Self-esteem can take a beating from others’ harsh words and actions, but sometimes the worst abuse can originate from within. How does one go about quelling that little voice that seems to dwell on negative thoughts and doesn’t allow for any good things in your life? Cheryl Bradshaw is a professional counselor with plenty of experience assisting teens in learning to appreciate themselves and accepting who they are. This book will give the reader many techniques and tips to make life a whole lot easier.
For middle grade readers on up.
Eleven and Holding by Mary Penney. 246 pp. No Lexile given.
Change can be difficult, especially when it seems to turn your whole life upside down. Macy’s father is away on special army assignment, her beloved grandmother is dead and her best friend, Twee, will be going to a different school than she will in the fall. Determined not to celebrate her upcoming birthday until her father returns home, Macy decides to pretend to help an elderly lady search for her lost dog while actually looking for her father. Before the end of the story, Macy will discover that not all change is bad and that sometimes it can actually enrich your life in unimagined ways.
This story captures all the emotions pre-teens experience while making the transition from childhood to their teen years. Readers will enjoy Macy and her quest to find answers to some of life’s harder questions.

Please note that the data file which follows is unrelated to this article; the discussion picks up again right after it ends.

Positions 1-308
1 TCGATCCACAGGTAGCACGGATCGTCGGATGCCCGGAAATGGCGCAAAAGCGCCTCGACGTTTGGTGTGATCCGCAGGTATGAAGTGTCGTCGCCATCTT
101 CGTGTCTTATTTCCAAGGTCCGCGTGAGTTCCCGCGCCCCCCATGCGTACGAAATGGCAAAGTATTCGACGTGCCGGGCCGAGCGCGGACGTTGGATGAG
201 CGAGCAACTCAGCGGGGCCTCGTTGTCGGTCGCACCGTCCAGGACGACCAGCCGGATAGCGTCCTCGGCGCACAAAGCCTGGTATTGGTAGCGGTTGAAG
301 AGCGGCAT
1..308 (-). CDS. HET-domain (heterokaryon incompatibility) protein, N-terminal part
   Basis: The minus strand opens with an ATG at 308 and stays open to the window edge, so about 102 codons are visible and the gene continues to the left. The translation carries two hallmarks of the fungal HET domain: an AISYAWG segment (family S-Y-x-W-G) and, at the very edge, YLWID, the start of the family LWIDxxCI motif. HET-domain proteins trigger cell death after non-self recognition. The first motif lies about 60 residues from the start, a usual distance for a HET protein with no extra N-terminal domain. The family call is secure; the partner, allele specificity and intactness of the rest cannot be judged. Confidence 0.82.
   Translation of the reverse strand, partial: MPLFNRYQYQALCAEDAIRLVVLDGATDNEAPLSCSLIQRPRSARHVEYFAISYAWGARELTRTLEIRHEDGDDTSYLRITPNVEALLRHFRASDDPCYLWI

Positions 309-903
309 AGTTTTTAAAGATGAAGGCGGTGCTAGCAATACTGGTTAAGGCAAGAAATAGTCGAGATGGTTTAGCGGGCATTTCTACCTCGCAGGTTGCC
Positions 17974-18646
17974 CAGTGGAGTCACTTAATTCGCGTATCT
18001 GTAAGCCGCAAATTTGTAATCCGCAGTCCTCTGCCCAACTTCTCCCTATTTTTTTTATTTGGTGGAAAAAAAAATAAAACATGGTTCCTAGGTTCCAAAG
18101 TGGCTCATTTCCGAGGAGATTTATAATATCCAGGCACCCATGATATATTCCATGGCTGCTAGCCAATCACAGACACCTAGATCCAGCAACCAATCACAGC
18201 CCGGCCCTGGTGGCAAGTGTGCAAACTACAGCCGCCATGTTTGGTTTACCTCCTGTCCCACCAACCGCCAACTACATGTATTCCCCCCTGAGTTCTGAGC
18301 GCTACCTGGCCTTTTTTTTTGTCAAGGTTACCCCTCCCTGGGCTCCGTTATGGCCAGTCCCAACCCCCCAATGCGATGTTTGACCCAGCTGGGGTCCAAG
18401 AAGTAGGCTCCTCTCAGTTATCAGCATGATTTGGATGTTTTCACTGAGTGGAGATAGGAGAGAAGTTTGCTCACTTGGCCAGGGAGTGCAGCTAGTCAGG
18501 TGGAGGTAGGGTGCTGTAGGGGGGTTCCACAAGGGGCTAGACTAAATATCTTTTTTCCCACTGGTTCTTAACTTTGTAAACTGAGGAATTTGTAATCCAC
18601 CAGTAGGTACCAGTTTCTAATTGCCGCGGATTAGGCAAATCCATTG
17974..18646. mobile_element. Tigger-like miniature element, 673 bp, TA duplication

I highly recommend this book to kids but also to their parents to remind them of what it was like to face so many changes at a young age.
For everyone; it doesn’t matter what age you are.
Smooth Sea and a Fighting Chance: The Story of the Sinking of the Titanic by Steven Otfinoski. 112 pp. 880 Lexile.
The Titanic disaster occurred over 104 years ago, but the story continues to haunt people to this day. This book follows several of the passengers and crew members who were aboard the liner on that fateful cruise. Some of the stories relate acts of heroism and self-sacrifice while other stories show the darker side of humanity.
Like many people, I am fascinated by the tragedy of the Titanic. I liked this book because it delves into the stories and puts a human face on each of the people that were written about. The author takes the time to follow up on the physical and emotional ramifications of the disaster on the lives of the survivors and rescuers. It will be a long time before I ever forget what I have read in this book.
For history buffs of all ages.